MN:
What prompted you to give up on that one and carry on with the Sweet again (and with yet another line-up)?

AS:
I had produced a band called Weapon in the early 80¡¯s and the drummer on the sessions was Bruce Bisland and one of the guitarist, backing vocalists was Mal McNulty. The singer, Danny Hynes had a side-line, a fun pub-rock band - Paddy Goes to Holyhead - I was invited to come along and inevitably got up on stage with them. In fact I would get up to play with many famous and not so famous artists in this period that I finally thought ¡°Why did I stop doing this?¡± - I loved playing, back on stage, no frills - so when I met my former agent in 1984 and he told me that if Sweet were still around he could fill the date sheet, I jumped at the chance.

MN:
Have you ever, at some stage, planned to form your own rock band ¨C a band which has nothing to do with the Sweet, but would be entirely your own creation from scratch?

AS:
There was an idea bandied around that myself, Mick and Steve, to run alongside Sweet, would form a heavy hard rock band - STP [Scott.Tucker.Priest] - but Sweet were going in that direction anyway and subsequently recorded ¡®Give Us A Wink¡¯. As for an Andy Scott Band that wasn¡¯t really an option unless one of the solo singles had been a massive worldwide hit.

MN:
Which bands/musicians have you admired the most in your youth, and which current ones do you like?

AS:
My earliest influence was The Shadows, like most guitarists if truth be known. Then along came The Beatles, Beach Boys, The Who and The Yardbirds who had the triumvirate of Eric Clapton, Jeff Beck and Jimmy Page pass through their ranks. During the 1970¡¯s I became a real electric Jazz nut and would try to see Zappa, Mahavishnu Orchestra and Chick Corea wherever and whenever possible. I remember getting in a car and travelling out of the city into New York state to catch a show in a small club featuring Jean Luc Ponty and the Brecker Brothers. It doesn¡¯t get better than that. I¡¯m happy to see guitar bands and rock making an impact again but I¡¯m afraid I don¡¯t see heroes like there were in the 60¡¯s and 70¡¯s.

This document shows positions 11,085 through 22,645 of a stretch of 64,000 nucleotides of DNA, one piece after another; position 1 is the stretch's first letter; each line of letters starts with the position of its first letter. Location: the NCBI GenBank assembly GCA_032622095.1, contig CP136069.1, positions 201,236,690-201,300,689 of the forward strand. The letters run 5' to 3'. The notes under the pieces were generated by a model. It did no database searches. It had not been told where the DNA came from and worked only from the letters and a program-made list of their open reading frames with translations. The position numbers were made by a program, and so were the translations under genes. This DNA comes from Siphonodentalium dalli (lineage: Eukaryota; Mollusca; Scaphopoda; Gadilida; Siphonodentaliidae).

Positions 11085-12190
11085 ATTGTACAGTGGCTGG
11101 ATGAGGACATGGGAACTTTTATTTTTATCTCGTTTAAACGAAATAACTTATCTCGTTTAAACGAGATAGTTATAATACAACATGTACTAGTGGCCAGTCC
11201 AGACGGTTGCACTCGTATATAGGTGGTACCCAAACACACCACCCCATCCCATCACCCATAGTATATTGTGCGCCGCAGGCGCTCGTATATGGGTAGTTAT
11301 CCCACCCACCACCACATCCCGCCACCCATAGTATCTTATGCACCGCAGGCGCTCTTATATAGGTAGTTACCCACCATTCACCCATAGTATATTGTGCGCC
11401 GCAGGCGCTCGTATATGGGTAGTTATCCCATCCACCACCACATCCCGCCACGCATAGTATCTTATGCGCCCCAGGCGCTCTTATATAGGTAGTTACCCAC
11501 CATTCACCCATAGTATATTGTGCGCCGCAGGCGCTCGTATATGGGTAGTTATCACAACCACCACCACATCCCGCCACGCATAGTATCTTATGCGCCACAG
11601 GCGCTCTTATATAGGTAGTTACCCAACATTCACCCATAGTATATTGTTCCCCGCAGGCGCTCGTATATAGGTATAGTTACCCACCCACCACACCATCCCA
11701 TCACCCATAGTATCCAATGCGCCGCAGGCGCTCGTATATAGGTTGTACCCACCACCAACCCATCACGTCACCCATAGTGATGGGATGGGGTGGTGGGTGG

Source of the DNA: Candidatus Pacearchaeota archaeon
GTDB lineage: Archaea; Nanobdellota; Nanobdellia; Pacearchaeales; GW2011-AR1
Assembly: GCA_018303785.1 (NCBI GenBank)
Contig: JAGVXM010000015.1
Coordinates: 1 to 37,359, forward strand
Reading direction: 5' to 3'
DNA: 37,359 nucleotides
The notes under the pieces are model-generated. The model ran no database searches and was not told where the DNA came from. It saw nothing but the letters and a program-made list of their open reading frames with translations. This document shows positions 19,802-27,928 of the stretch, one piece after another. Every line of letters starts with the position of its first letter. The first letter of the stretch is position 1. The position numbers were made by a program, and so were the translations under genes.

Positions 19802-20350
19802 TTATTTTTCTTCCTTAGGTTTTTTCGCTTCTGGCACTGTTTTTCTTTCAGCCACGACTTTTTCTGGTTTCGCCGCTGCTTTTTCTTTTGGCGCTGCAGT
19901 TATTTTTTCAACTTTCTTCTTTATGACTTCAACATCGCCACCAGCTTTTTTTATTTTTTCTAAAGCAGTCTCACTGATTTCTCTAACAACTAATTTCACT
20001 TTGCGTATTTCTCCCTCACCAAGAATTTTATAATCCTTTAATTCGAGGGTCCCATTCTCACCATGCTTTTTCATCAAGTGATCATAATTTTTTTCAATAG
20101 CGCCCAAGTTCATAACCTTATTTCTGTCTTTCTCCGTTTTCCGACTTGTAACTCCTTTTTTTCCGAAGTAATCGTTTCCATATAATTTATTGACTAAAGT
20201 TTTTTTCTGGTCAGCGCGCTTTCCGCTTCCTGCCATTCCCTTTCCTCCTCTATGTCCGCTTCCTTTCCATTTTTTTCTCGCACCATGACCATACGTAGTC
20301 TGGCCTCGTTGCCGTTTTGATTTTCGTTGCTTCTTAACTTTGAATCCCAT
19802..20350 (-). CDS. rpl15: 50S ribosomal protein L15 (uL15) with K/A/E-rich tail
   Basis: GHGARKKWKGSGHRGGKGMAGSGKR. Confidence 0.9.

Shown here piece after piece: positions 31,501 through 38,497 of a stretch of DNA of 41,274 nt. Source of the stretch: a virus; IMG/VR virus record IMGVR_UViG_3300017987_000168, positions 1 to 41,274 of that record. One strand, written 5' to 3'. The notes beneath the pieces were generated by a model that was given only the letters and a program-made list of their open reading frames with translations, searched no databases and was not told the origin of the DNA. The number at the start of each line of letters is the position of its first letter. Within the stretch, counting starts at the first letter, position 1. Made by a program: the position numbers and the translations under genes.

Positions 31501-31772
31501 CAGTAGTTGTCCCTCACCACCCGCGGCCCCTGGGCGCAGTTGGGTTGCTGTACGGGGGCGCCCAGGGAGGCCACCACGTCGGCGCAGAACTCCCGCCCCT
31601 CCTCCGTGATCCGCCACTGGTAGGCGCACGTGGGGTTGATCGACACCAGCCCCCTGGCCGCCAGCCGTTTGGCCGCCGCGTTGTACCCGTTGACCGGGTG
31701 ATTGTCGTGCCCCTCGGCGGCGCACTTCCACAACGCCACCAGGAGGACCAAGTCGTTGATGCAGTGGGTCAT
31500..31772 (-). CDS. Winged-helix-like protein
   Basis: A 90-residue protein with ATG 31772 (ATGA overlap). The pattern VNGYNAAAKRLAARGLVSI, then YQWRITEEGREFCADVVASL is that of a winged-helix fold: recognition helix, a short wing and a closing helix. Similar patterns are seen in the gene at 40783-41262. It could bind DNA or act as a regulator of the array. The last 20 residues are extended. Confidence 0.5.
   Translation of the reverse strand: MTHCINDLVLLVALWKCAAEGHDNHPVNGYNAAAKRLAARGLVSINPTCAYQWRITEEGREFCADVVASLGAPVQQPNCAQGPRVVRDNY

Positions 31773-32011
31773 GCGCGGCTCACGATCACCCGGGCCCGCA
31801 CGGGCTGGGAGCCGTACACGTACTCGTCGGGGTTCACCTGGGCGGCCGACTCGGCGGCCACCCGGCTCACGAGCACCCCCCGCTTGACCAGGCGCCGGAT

MN:
When did you get your first guitar, and which make was it?

AS:
My father acquired an acoustic guitar (a Levin?) for my brother and I at some point and it was knocking around the house for a while before a family friend came around and showed us what could be done with it. Up to that point it was for practising Shadows dance moves. My first electric was a Burns NuSonic bass which was traded for a Gibson EB-0. My first electric guitar was a Hofner Futurama Coronado (I wish I still had this - rare and very fashionable) but my first real purchase as a pro was my now revered Gibson ES335 TDC 1964 Block inlay which is now to be seen in the British Music Experience Museum at the O2 Arena in London.

MN:
So, who is your ultimate guitar hero then?

AS:
I could not possibly pick one from several outstanding musicians - but if I am forced then it would be Jeff Beck whom I met for the first time this year at Rock Against Cancer (concertatthekings.co.uk) - this is a concert that raises money for cancer that I am part of the organising team.

MN:
What else is Andy Scott doing these days apart from touring with Sweet?

AS:
Right now I¡¯m relaxing, watching football on TV. Sweet are about to tour in Russia and the UK 2013 with tours in Australia and Europe 2014 and some new recordings somewhere in between.

MN:
Many thanks for the interview, Andy, and best wishes for future projects!